Common Name: The Aardvark
A.K.A.: Orycteropus afer, Family Orycteropodidae
- Also referred to as the “antbear” or “earthpig”
- Common name derives from Afrikaans words meaning ‘earth’ and ‘pig’
- Habitats include savannas, grasslands, and woodlands
- Weighs 40-65kg (88-140lbs.) and can grow up to 2.2m (7’3”) long
- Can live up to 24 years in captivity
- Nocturnal, feeding only during the evening and at night
Found: Sub-Saharan Africa
It Does What?!
Like the platypus and several other creatures we’ve looked at, aardvarks are considered “living fossils,” organisms which have changed little from the way they looked millions of years ago (around 20 million, in this case).
Aardvarks don’t look much like most mammals of today, other than a passing similarity to the South American anteater, to which it isn’t closely related. In fact, aardvarks aren’t particularly closely related to anything. Not only are they the sole species in their genus, but they have their own family and order as well. This is because everything else that used to inhabit these ranks has since become extinct. At one time, there were at least 14 different species in the aardvark family, spread over parts of Africa, Europe, and Asia; but today, there’s just our friend the earthpig. Strangely, among the aardvark’s closest living relatives are manatees and elephants (all part of the motley superorder, Afrotheria), which suggests just what distant cousins they must be.
Okay, so aside from having outlived its family members, what’s so interesting about these things? Well, one look at them will tell you they must have evolved to fit some unusual lifestyle. Aardvarks are myrmecophagous, meaning they specialise in eating ants and termites, and nearly everything about that odd little body is geared to this task. First, finding their insect food means digging into large anthills and termite mounds, so aardvarks have become prodigious diggers, tunnelling at rates of up to two feet in 15 seconds with their heavily clawed feet. They use this skill in creating their underground burrows as well, excavating tunnels up to 13m (43’) long and even changing their home’s layout from time to time. Because, you know, you get tired of the same old thing…
Moving further up, the aardvark’s narrow, elongated head and long, snake-like tongue are perfect for dipping into the minute passages made by ants and termites. They even have a special sticky saliva that adheres to ants at a touch. In a single night of feeding sessions lasting from five seconds to two minutes per stop, an aardvark can attack 200 hills, consuming as many as 50,000 insects. The ants and termites try to fight back, of course, but the aardvark has thick, tough skin and can seal its nostrils shut, making bites and stings ineffective.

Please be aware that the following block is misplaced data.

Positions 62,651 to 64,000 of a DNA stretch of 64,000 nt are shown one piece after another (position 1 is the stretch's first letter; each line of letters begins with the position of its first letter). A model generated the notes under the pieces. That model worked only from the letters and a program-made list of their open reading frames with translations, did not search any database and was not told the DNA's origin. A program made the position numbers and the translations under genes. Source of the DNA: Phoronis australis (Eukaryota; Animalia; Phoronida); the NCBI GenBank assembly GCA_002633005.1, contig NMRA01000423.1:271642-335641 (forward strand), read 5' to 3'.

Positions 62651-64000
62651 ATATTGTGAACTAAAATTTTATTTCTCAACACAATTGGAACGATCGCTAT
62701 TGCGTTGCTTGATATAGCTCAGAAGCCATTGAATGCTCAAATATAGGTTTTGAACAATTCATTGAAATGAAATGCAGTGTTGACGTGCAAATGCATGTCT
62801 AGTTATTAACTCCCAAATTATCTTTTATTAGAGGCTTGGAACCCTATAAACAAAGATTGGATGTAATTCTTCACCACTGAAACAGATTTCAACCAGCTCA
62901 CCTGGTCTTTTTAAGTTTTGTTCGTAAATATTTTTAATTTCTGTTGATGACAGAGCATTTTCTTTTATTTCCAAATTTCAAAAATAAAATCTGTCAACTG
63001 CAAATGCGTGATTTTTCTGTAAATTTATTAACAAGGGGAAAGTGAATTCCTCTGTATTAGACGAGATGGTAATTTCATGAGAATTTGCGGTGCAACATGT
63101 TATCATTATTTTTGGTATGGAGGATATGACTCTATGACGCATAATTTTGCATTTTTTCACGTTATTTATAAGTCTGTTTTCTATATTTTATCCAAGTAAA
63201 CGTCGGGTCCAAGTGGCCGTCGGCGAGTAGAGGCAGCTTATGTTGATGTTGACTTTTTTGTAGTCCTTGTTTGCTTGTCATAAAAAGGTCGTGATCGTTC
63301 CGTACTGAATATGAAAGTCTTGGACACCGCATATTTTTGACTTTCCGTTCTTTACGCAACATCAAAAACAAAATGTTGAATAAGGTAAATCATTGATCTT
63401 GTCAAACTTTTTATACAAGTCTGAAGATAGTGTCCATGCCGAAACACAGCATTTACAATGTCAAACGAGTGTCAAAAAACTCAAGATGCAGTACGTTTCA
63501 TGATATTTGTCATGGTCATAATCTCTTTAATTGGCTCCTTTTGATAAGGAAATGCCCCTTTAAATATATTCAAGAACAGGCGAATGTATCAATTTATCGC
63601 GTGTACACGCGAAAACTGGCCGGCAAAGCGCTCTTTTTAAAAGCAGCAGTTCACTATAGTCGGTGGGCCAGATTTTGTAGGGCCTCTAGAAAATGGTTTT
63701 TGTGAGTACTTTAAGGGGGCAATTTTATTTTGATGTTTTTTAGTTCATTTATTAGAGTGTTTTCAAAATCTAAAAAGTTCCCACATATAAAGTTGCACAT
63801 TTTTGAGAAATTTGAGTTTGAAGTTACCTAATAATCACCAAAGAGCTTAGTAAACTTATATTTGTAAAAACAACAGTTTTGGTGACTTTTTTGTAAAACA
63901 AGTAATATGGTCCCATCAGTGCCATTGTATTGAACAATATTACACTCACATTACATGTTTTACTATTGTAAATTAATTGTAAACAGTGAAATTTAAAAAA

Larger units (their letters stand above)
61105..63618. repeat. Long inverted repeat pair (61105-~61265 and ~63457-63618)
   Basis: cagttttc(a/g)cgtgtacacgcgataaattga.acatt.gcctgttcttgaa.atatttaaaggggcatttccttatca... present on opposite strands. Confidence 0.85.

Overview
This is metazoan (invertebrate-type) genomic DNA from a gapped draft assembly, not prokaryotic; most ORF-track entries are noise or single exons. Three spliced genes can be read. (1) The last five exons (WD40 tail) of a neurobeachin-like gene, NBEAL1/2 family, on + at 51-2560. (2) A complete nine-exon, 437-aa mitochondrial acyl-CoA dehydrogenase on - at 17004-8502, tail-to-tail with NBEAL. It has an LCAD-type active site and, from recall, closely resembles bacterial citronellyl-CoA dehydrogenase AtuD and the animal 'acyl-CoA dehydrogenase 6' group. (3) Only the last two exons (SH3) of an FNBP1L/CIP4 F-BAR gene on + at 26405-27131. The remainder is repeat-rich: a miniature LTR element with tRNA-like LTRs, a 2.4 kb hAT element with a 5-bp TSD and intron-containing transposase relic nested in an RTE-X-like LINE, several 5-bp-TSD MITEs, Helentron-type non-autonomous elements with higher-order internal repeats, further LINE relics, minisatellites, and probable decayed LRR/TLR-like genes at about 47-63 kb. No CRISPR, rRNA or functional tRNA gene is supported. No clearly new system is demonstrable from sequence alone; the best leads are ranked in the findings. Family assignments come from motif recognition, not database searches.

There’s just one feature of the aardvark that doesn’t make a lot of sense for its insect-eating lifestyle, and that’s a set of back teeth. (In fact, they’re are born with front teeth as well, but lose them at maturity.) No other myrmecophage on Earth has a functional set of teeth… you just don’t need ‘em to eat ants. So why do aardvarks have them? A little thing called the Aardvark Cucumber!
In a bonus piece of evolutionary weirdness, aardvarks supplement their diet with a single type of fruit, a cucumber which has now become entirely reliant on hungry aardvarks for its continued existence. The plant flowers above ground – as plants do – but then pushes itself into the earth as it sets fruit, resulting in a subterranean fruit. These cucumbers are dug up by aardvarks and eaten as a source of moisture, while the seeds go undigested and are conveniently deposited elsewhere with a ready source of fertiliser for germination. Without the aardvark, seed dispersal would be impossible, and new plants would be unable to obtain enough water and nutrients to survive.
So there you have the life of the lonely aardvark… enemy of the ants, saviour of the cucumber, brother to no one.
[Fun Fact: If pursued into its burrow, an aardvark will protect itself by sealing off the tunnel behind itself and digging further into the ground in the other direction.]
[Also… On their front feet, aardvarks have lost their equivalent to our thumb, retaining only four digits.]
- Endo et al. (2003) Annals of Anatomy 185: 367-372
- Lehmann et al. (2004) Journal of African Earth Sciences 40: 201-217
- Lehmann (2008) Fossil Record 11(2): 67-81
- Taylor et al. (2002) Journal of Arid Environments 50: 135-152
- Taylor & Skinner (2003) Journal of the Zoological Society of London 261: 291-297
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